After the World Motor Sport Council (WMSC) hearing on December 6th, in which Renault was investigated for being in possession of confidential McLaren information, the FIA has publicized its reasons for not penalizing Renault despite finding the team in breach of sporting regulations.
The WMSC decided that there was insufficient evidence to prove that Renault had gained any advantage from the McLaren information, which came to Renault when former McLaren employee Phil Mackereth joined the French squad in September 2006.
It was also deemed that only a small amount of the information -- four drawings -- had been viewed by Renault engineers. Three of those drawings were judged to be of no use to Renault and the fourth, of McLaren's 'J-damper', was used by Renault to try and get the system declared illegal.
"This failed because Renault had certain fundamental misunderstandings about the operation of the 'J-damper' system," the WMSC transcript said. "This suggests that Renault's sight of the 'J-damper' drawing did not give Renault enough information to understand how it worked. In these circumstances, an affect on the Championship cannot be established."
The data Mackereth took from McLaren was specified as 33 electronic files, which included drawings and his own personal financial information, another file he emailed to his home computer and two hard copy drawings, one of a mass damper and one of the 'J-damper'. According to McLaren this amounted to 762 pages but not all of it was confidential.
The files were uploaded onto Renault's computer system at Mackereth's request then transferred to his personal directory. "It appears that the files were not viewed during the transfer by anyone other than Mackereth," the WMSC statement said. "Renault has submitted that this represented 207 pages, 108 of which contained McLaren information."
The WMSC said it was only concerned with the data Renault actually had access to, rather than everything that Mackereth took, as only the former could affect the championship. The matter came to light when a former Renault employee joined McLaren and told the team that Mackereth had shared information with Renault. Mackereth then approached Renault senior management "presumably in anticipation of some action from McLaren".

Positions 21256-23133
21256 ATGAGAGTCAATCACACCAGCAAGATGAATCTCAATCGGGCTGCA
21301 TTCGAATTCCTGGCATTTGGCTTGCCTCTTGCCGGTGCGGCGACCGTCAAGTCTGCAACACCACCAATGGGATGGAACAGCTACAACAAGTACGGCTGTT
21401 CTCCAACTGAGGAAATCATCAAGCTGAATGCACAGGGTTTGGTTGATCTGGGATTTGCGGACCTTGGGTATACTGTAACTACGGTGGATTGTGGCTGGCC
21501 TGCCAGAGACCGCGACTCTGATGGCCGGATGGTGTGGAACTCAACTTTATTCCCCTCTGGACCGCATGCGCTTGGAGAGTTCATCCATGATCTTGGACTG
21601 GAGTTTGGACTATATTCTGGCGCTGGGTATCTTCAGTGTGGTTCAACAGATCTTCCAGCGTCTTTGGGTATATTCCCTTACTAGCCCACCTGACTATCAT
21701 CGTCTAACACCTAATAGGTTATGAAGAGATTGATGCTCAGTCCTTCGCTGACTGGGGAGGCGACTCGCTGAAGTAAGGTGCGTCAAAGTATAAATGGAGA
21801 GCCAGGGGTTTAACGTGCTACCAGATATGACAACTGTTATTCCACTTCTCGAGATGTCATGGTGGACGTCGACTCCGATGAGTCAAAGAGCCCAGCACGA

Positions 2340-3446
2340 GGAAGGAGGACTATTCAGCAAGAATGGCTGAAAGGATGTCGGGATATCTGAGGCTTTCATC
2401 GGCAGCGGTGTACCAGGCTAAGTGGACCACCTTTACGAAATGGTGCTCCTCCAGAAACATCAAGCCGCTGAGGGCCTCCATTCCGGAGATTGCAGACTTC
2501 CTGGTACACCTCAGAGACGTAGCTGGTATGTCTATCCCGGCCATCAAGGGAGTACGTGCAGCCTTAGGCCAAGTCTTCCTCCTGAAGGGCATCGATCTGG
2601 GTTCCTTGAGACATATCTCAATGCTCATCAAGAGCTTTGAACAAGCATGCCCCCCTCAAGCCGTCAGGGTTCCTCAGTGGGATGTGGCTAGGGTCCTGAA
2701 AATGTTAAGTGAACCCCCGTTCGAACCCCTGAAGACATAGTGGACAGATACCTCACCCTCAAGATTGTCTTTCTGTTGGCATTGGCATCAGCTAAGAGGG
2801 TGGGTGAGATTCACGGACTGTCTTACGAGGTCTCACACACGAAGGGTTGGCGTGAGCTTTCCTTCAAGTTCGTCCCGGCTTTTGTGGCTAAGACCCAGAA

Renault technical director Bob Bell carried out a preliminary investigation and the results were sent to McLaren and the FIA. This initial inquiry found that only Mackereth had access to the information, which he supported with his own given evidence. However, further investigation proved that was not the case.
Renault accepted that the initial findings were incorrect; the WMSC stated that "Renault's senior management acted responsibly after it became aware of the issues and took an open and cooperative approach with both McLaren and the FIA."
"The investigations revealed that Mackereth took a relatively significant volume of information from McLaren. However, the evidence supports the conclusion that only four items were ever shown to or made known to persons at Renault. McLaren made submissions that other documents might have been discussed, disseminated or used but after its own extensive investigations can offer no evidence to this effect."
McLaren argued that the drawings seen by Renault engineers -- including the fuel system schematic, gear layout and damper drawings -- represented 'highly innovative' systems that any F1 team would be interested in, but in each case the WMSC found no evidence that the data had any influence on Renault's design or development.
The WMSC concluded that although Renault was in breach of the regulations as engineers had seen the four confidential McLaren drawings, the team did not have "possession or knowledge" of the majority of the information Mackereth had. "There is no evidence of any McLaren documents or files being viewed or considered by anyone at Renault other than the four drawings," it stated.
Although the WMSC said that "a number of very unsatisfactory elements were noted during the deliberations" there was not enough evidence to prove that championship had been affected or interfered with. Therefore it concluded that no penalty could be applied. However, should further evidence come to light the case could be re-opened.
The full transcript of the hearing can be found on the FIA website, www.fia.com